You can’t help but feel that things are missing in your game when comparing your title to gorgeous AAA productions like Uncharted 4: A Thief’s End and Zelda: Breath Of The Wild. But that doesn’t mean that we can’t be inspired by them. One thing that really stood out to us is their extensive foliage interaction. We set out on a journey and delved into the possibilities of making our environments more believable and alive by adding a similar layer of interaction.
I started my endeavors by researching and testing different implementation methods for foliage and its responses to player interactions. In the following post, I’ll share my results and findings with you and shed a light on techniques I’ve used. So, without further ado, let’s dive straight in!
(Figure 01: Interactable physics on our foliage!)
As far as I could find, there are two plausible methods to achieve interactable foliage. The first method is done through materials and the second method is done through physics.
Jonas Mølgaard has an excellent tutorial series that explains how instanced static meshes, such as foliage painted with the foliage-tool, can be replaced by physics versions of that foliage at the exact same location! The principle theory is that you have a Blueprint on your character(s) that replaces all the (instanced static mesh) foliage in an area around the player with a variant that has physics. When the player is out of range, it switches them back to instanced static meshes. Were you to turn this Blueprint into a component, you could easily bind this functionality onto animals or even grenades.
(Figure 02: Here you can see the foliage swap happening! The grey plants are physics objects and the green plants are painted instanced static meshes.)
What makes this technique incredibly useful is that at any given time, you will only have a few physics-plants in your game. Considering the relatively low-cost in performance versus its amazing results makes it a very viable option. One of the more significant improvements that I made to Jonas Mølgaard’s system was adding a cap on the amount of physics-actors that were allowed to be active at the same time. When and if the cap is passed, the system will drastically reduce the number of physics-actors to save performance.
It wasn’t just smooth sailing, however. We ran into a problem. The materials we used on our instanced static mesh foliage did not support skeletal meshes (your physics assets are skeletal meshes). We created most of our foliage using SpeedTree and unfortunately discovered that we couldn’t use a SpeedTree node with a skeletal mesh supported material. This meant that we had to duplicate our materials and remove the SpeedTree nodes altogether.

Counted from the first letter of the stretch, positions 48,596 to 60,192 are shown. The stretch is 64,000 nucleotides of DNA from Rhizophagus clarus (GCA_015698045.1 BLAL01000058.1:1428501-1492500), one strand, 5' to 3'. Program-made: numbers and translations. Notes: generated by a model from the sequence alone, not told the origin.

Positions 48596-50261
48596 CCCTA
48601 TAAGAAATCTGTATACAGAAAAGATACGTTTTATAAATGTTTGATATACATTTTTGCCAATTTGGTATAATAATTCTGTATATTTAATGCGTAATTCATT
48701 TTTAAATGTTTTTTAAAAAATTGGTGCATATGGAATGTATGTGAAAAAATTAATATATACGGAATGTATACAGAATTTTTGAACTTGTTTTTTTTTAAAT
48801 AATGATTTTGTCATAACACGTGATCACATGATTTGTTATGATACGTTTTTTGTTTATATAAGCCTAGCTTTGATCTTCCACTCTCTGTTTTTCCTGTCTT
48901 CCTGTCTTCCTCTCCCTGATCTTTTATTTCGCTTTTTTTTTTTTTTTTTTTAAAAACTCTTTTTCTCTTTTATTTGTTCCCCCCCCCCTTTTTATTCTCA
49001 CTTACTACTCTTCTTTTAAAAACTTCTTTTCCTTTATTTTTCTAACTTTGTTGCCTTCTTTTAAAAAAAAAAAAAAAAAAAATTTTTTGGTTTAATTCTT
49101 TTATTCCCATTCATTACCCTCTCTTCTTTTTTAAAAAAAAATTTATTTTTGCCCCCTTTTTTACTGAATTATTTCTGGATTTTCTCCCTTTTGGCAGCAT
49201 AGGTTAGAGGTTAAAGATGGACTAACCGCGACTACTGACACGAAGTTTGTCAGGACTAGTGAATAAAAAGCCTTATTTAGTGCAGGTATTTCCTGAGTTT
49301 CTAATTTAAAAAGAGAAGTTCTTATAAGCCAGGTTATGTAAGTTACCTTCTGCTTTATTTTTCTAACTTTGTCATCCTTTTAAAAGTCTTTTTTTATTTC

Another issue that occurred was from a SpeedTree node that allows for random color variation, which would not work with the ‘magical’ reappearing of physics-actors based on range. Every time our physics-actors popped back in, the color, that is based on a random value, would be, well… random. Although the color variation was modest, the colors would be different every time foliage was replaced by the system. Sadly enough, this issue meant that whenever we swapped static meshes with physics-actors, the colors would be different, resulting in a very noticeable pop. In order to reciprocate this, we created a material function with our own splat-map-based color variation system, without the use of SpeedTree nodes.
Another method for foliage, which you often see in games, is a material technique in which foliage is bent away from the player.
(Figure 03: You can see the material technique used in Zelda: Breath Of The Wild in which the plants bend away from Link.)
We recreated this effect with much help from the awesome Unreal Engine community; they have a great post about it here. It might not look as sweet as physics-actors, but it’s very cheap when compared to the physics solution, while still maintaining a relatively convincing look.
I wanted to create a material function based on the Unreal Forum post with adjustable radiuses and strengths that would be multiplied by the player’s speed and direction. This allows for a more convincing effect which, depending on the player’s velocity/speed, would cause the foliage to react appropriately. When you run into a bush, that bush will rustle more than when you simply walk into it, adding a layer of realism.
(Figure 04: Here are two foliage types from RITE of ILK that use the material technique.)
So, what method did we eventually go for?
Well, in the end, we decided to use both methods! We felt that for smaller foliage, such as grass and smaller bushes, the material technique is a great and believable effect that doesn’t require a whole extra level of interaction. Instead, we decided to use physics assets for our unique foliage, bigger bushes, and plants, allowing the player to mess around with it. I feel that this combination is the best of both worlds and considers both performance and visual appeal.
With this, we have been able to add a new level of believability and immersion to RITE of ILK.
We truly hope that this post can help some people make the best out of their foliage and make it come alive! If there are any questions, feel free to leave comments and I’ll try my best to answer them.
Game Designer at Turtleneck Studio